6th Grade UBD - Unit 4 - Geography of India Geography of India
Preview • Mountains and Seas- Indian is surrounded by two geographic features. There are mountain ranges to the north and large bodies of water to the south. • Rivers, Farming, and Civilization- South Asia gets the water it needs for agriculture from rivers and from the monsoon winds. The monsoon winds bring rain each summer. Having a steady water supply allowed early farmers to grow a steady supply of food for the people of South Asia.
Reach Into Your Background • India is surrounded by two geographic features. There are mountain ranges to the north and large bodies of water to the south. How might these geographic features influence life in India? (5 minutes)
Partner Activity • Work with a neighbor and compare your answer with theirs. What things are the same and what things are different? (3 minutes)
Key Ideas- Mountains and Seas • The Himalayas divide South Asia from Central Asia. • The mountains and ocean that surround India affect its climate. • The monsoon winds are caused by the mountains and the water surrounding India. Monsoon winds create a wet and a dry season. Monsoon winds make agriculture possible here. • The mountains and ocean also separate South Asia from the rest of Asia. This has offered some protection from invaders.
Location and Geography of Asia Video- Location and Geography of Asia
Key Term Mountain Range- A mountain is a landform that rises more than 1,000 feet, above the surrounding land. A mountain range is a group of mountains that are located close together.
Key Term Himalayas- Earth’s highest mountain range, began forming 40 or 50 million years ago. The mountains are still rising at the rate of about one-fifth of an inch per year.
Key Term Mount Everest- The tallest landform on Earth is Mount Everest, with an elevation of 29,035 feet. Mount Everest is located in the Himalayan Mountains Range .
Between the Mountains and the Sea • Ancient India, located in South Asia, was home to many early civilizations. • The geography of South Asia enabled these civilizations to grow and prosper. • Ancient India included territory that makes up the modern-day countries of India, Pakistan, and Bangladesh.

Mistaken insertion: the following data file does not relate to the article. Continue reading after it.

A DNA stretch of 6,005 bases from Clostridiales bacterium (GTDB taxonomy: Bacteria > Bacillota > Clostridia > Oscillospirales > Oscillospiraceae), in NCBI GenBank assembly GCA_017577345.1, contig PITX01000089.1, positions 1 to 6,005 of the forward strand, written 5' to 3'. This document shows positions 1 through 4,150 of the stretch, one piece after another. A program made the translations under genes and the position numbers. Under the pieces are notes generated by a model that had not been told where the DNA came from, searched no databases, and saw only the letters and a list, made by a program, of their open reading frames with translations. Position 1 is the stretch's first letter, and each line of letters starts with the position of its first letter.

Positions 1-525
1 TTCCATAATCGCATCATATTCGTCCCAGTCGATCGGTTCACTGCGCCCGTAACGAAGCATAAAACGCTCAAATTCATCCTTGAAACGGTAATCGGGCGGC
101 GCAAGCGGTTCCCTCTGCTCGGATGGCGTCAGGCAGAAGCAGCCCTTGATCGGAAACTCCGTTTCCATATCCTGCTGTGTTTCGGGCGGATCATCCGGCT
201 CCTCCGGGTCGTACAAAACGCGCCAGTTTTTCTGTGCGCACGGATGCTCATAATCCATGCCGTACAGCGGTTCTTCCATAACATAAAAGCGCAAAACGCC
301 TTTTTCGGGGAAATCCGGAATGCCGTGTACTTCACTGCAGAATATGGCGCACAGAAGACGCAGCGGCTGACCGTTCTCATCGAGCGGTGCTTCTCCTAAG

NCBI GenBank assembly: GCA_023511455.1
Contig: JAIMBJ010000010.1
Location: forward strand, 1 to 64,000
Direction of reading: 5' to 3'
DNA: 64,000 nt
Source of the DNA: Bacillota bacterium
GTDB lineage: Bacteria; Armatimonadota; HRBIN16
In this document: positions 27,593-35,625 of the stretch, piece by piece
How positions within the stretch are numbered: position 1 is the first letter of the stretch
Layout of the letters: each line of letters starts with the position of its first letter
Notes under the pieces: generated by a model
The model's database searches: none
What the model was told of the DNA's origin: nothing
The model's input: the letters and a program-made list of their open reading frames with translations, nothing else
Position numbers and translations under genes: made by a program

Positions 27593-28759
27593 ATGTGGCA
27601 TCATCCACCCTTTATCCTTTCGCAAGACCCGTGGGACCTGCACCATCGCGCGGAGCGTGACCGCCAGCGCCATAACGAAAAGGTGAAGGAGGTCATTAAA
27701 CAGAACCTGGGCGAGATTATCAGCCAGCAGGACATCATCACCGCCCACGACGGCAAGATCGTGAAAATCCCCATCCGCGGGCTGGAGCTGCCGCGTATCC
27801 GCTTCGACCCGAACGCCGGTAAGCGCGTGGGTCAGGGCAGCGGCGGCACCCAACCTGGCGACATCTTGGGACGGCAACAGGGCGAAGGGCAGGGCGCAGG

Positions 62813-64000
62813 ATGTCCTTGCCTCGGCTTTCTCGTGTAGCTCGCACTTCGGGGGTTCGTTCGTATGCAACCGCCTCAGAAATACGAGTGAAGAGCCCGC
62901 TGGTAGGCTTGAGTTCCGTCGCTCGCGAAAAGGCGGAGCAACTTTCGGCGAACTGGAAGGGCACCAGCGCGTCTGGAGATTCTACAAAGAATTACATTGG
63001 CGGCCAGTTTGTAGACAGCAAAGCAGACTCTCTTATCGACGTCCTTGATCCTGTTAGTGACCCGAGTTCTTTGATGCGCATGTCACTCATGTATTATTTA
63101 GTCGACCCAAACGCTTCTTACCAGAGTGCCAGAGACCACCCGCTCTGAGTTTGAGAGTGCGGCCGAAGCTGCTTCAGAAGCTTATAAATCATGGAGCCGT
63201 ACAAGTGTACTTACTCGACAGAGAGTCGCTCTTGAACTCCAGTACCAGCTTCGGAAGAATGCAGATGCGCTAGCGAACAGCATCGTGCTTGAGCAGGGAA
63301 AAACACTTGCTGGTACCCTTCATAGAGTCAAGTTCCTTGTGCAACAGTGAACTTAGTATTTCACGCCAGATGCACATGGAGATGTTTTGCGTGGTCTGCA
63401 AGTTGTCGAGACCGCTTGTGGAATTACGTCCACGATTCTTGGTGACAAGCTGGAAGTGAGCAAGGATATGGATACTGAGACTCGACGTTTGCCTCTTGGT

Mountains • The northern boundary of India is lined with vast mountain ranges. • The tall Himalayas, which contain Mount Everest, are located to the northeast India. • These mountains continue to grow several inches each year.
Mount Everest • Mount Everest, the world's tallest mountain, attracts many tourists, although only about one thousand climbers have actually made it to the top. • A trek involves two weeks of hiking up rough paths in increasingly higher altitudes.
Mount Everest Video- Mount Everest
Sea • The southern portion of India is surrounded by the Bay of Bengal and the Arabian Sea. • The Arabian Sea would eventually become an important trade route between South Asia and the rest of the world. • Both of these bodies of water are a part of the Indian Ocean.
Subcontinent • Although India is part of Asia, it is geographically separated from the rest of the continent by the mountains to the north and the ocean to the south. • Because of this geographers often refer to this region as the Indian subcontinent or South Asia.
Subcontinent • Water and mountains surrounded ancient India. This geographic isolation protected the people who settled in this region. • It was extremely difficult for outside invaders to reach the subcontinent without making dangerous journeys over the mountains or across the ocean.
Key Term Subcontinent- A large, relatively self-contained landmass forming a subdivision of a continent.
Key Ideas- Rivers, Farming, and Civilization • The Indus River and the Ganges River flow from the Himalayas to the Indian Ocean. They bring water and rich sediment to the river valleys. • The monsoon winds bring seasons of cool, dry air and warm, moist air. The monsoon rains provide most of the rainfall in South Asia. • The Indus Valley civilization was well developed. It had agriculture, advanced cities, and a written language. The Indus Valley people used technology. An example of this is advanced water drainage systems.
Key Term Indus River- One of Earth’s longest rivers it flows for about 1,800 miles from the Himalayas to the Arabian Sea. The waters of the Indus River have been used for irrigation for thousands of years.